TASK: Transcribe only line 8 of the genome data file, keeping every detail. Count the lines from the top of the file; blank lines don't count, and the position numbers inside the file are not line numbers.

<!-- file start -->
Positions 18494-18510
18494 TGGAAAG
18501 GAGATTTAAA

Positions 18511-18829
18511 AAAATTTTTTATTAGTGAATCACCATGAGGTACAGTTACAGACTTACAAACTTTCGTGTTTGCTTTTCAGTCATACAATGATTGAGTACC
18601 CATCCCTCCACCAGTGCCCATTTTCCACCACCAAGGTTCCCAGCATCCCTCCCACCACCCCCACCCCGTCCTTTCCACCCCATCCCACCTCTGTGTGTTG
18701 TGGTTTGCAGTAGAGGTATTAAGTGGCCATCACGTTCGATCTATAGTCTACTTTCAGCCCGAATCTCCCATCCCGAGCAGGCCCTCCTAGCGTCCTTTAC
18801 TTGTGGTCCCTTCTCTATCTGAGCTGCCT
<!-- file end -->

18801 TTGTGGTCCCTTCTCTATCTGAGCTGCCT